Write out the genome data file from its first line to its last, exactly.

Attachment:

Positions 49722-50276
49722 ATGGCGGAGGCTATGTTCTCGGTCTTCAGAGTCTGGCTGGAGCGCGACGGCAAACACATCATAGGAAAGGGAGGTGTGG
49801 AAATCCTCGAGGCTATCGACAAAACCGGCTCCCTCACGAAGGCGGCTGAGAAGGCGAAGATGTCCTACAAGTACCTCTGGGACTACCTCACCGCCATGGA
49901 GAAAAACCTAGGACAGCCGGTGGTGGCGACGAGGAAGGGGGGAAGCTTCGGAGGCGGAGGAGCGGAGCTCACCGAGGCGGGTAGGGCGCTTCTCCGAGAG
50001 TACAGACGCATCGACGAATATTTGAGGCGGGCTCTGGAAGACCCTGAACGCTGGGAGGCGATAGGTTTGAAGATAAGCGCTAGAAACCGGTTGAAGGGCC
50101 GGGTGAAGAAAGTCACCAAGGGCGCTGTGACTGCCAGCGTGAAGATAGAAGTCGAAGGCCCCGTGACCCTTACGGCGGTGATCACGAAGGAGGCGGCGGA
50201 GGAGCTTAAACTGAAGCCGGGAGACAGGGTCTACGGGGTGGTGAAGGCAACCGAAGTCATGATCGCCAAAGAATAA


Positions 49722-50276
49722 ATGGCGGAGGCTATGTTCTCGGTCTTCAGAGTCTGGCTGGAGCGCGACGGCAAACACATCATAGGAAAGGGAGGTGTGG
49801 AAATCCTCGAGGCTATCGACAAAACCGGCTCCCTCACGAAGGCGGCTGAGAAGGCGAAGATGTCCTACAAGTACCTCTGGGACTACCTCACCGCCATGGA
49901 GAAAAACCTAGGACAGCCGGTGGTGGCGACGAGGAAGGGGGGAAGCTTCGGAGGCGGAGGAGCGGAGCTCACCGAGGCGGGTAGGGCGCTTCTCCGAGAG
50001 TACAGACGCATCGACGAATATTTGAGGCGGGCTCTGGAAGACCCTGAACGCTGGGAGGCGATAGGTTTGAAGATAAGCGCTAGAAACCGGTTGAAGGGCC
50101 GGGTGAAGAAAGTCACCAAGGGCGCTGTGACTGCCAGCGTGAAGATAGAAGTCGAAGGCCCCGTGACCCTTACGGCGGTGATCACGAAGGAGGCGGCGGA
50201 GGAGCTTAAACTGAAGCCGGGAGACAGGGTCTACGGGGTGGTGAAGGCAACCGAAGTCATGATCGCCAAAGAATAA